If pilots cannot see, they cannot fly. Visibility for all aerial operations is crucial to mission success and safety. Due to more than 200 wildland fires burning across Alaska, smoky conditions are becoming more and more of a hindrance for pilots.
“Visibility is dominating our decision making. It’s telling us what we can and cannot do.” said Dave Bloemkr, a Wildfire Operations Technician for the BLM Alaska Fire Service Tanana Zone.
The smoke from the fires, assisted by weather conditions in central and eastern Alaska have created an added obstacle for state and federal agencies’ suppression efforts. When smoky conditions worsen, aircraft are unable to fly daily missions to make water drops, transport firefighters and supply crews in the field.
With a landmass roughly one-fifth of the entire contiguous U.S., Alaska depends mostly on helicopters and airplanes to support wildland fire suppression and resource management. With more than 663,000 square miles of territory – an area more than twice the size of Texas – and only 17,681 miles of public roads, that can be a daunting task with clear skies. For instance, the 21 million-acre Lime Complex of 18 fires encompasses a vast, isolated geographic area between roadless communities accessible only by air and river.
Dense smoke advisories have been issued for many areas of the state on numerous days through this fire season with visibility less than one mile. Pilots require three miles of visibility for Visual Flight Rules (VFR). Aircraft can fly under Instrument Flight Rules (IFR) if under 3 miles of visibility. Flying IFR can be more difficult and requires greater training and a pilot’s solid understanding of the aircraft’s instruments. And even that isn’t always enough.
“We deal with smoke every year, but this is an exceptional year for these conditions,” said Bob Merrow, Unit Aviation Manager for the BLM AFS. “We are being forced to make difficult decisions on the landscape in how we respond to fires.”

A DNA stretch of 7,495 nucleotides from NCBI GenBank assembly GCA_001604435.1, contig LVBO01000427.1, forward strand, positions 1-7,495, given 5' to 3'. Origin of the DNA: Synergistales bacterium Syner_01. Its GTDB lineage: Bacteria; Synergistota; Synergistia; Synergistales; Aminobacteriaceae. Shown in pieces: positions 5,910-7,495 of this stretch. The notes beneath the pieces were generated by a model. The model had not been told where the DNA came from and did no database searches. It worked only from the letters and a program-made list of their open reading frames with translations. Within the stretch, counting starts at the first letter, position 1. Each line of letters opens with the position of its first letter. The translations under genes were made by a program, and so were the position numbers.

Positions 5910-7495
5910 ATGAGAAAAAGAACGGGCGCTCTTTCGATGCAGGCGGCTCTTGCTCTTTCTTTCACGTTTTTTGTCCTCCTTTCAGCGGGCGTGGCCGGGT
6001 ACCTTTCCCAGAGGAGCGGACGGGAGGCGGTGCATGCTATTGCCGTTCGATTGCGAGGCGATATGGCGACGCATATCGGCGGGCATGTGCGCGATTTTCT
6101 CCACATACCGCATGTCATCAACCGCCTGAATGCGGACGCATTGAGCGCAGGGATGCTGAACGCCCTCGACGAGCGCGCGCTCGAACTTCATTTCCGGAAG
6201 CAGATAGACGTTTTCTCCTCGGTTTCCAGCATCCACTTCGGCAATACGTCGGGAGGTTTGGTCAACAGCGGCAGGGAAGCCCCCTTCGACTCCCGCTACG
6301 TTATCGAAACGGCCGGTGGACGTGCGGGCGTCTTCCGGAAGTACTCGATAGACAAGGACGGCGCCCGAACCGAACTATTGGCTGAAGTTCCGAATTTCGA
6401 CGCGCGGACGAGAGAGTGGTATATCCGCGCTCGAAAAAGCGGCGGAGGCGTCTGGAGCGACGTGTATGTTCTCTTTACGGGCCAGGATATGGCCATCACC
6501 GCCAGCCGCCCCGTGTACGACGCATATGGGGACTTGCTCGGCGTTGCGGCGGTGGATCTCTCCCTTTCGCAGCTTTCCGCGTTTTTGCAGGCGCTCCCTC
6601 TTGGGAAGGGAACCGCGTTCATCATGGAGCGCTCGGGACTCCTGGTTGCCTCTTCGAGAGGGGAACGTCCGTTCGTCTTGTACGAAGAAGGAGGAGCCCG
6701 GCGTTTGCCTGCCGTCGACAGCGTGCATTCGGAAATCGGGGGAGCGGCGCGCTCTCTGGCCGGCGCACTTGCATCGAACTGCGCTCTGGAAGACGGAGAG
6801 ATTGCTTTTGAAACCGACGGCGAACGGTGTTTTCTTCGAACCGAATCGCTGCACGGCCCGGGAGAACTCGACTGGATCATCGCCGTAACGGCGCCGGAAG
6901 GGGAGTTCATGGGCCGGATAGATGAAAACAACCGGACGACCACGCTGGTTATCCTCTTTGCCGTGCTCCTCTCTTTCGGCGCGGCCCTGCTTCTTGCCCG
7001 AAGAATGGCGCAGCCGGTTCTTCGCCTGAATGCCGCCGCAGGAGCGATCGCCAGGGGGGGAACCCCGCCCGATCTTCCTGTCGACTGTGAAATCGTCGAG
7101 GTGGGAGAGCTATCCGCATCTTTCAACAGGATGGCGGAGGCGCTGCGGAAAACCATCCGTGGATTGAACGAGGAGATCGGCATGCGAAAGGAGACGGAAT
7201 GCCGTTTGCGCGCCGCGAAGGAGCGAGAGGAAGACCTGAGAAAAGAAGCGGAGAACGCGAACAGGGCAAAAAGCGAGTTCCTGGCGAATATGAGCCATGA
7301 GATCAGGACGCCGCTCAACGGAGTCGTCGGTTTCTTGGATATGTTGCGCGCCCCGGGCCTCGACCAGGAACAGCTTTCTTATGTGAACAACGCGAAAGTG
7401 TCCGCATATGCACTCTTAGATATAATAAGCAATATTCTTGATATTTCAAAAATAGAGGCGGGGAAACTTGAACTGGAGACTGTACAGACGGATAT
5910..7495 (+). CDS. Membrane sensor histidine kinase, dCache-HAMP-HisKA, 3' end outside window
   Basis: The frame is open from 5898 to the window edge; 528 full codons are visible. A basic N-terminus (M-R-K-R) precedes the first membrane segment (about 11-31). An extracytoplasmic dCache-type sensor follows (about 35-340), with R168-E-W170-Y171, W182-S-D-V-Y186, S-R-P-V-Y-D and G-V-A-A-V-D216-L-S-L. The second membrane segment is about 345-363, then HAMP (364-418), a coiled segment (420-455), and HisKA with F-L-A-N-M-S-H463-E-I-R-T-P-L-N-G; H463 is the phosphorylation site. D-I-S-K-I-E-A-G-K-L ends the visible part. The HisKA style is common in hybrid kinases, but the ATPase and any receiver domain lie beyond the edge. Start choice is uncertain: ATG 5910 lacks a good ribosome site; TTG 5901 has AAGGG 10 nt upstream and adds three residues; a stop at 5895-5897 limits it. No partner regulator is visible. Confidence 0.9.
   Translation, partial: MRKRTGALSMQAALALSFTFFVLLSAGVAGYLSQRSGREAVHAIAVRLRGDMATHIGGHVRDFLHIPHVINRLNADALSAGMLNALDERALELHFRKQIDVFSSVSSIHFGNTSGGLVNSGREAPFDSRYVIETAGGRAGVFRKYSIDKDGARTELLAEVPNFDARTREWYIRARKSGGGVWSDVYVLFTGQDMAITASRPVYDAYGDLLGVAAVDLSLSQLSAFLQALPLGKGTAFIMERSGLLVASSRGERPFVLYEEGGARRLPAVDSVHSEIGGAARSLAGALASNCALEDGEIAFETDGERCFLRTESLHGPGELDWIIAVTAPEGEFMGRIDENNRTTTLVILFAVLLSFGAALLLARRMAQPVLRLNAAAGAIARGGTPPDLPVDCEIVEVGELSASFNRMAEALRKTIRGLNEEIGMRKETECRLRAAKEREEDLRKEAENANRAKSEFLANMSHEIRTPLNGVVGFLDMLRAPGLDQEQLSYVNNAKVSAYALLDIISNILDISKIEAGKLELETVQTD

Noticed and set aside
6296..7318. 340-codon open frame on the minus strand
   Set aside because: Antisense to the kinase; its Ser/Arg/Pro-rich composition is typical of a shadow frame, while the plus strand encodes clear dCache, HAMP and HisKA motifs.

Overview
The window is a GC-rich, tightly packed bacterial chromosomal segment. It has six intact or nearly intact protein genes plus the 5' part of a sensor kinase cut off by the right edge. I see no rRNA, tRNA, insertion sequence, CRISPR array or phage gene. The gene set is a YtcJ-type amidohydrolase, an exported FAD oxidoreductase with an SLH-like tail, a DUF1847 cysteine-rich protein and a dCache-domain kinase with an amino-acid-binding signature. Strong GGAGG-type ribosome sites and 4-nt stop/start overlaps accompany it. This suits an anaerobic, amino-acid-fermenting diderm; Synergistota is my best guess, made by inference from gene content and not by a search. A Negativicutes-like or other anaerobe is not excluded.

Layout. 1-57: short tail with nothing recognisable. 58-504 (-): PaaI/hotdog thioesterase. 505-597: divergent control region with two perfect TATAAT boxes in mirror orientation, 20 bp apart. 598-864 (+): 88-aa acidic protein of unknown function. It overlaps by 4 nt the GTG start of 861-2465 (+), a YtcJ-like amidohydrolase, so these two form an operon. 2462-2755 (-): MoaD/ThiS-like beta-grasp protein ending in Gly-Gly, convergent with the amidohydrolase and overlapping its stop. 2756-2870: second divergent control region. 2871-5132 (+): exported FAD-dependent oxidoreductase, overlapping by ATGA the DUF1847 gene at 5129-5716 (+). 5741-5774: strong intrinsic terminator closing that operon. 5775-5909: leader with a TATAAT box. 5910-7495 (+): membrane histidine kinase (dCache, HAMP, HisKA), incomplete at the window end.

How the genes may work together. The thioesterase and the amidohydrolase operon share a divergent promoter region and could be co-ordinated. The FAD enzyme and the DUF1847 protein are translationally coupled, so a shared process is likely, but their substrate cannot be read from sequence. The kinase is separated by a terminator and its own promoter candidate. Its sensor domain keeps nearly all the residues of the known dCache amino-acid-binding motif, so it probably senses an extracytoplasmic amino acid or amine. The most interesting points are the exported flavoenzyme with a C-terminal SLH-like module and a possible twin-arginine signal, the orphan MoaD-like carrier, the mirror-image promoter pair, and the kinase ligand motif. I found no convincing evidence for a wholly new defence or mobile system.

Fire officials must take all conditions; weather, aircraft and crew availability into account to make robust decisions rather than optimal solutions. These solutions are those that result in positive outcomes over a wide range of possibilities.
“We don’t always have consistent fixed aircraft to support a lot of individuals out on these fires, we have to look at how to be dynamic and put the right resources at the right place at the right time.” said Chris Demers, a duty officer in the BLM AFS Upper Yukon Zone.
When aircraft are grounded due to poor visibility, firefighters are transported to fires via roadways and waterways. As wildland fires break out, Alaska firefighters are finding a way to do their job.
Because of poor air quality grounded aircraft working the 141,004-acre Bean Complex of five fires in the area of Manley Hot Springs earlier this week, many personnel were shuttled by boat along the Tanana River. Long distances and strong river currents made this a two-day trip to move a crew and their supplies from the boat launch near Manley into place on the far west side of the complex.
“When we can’t fly safely, we have to find alternatives to support firefighters,” said Merrow.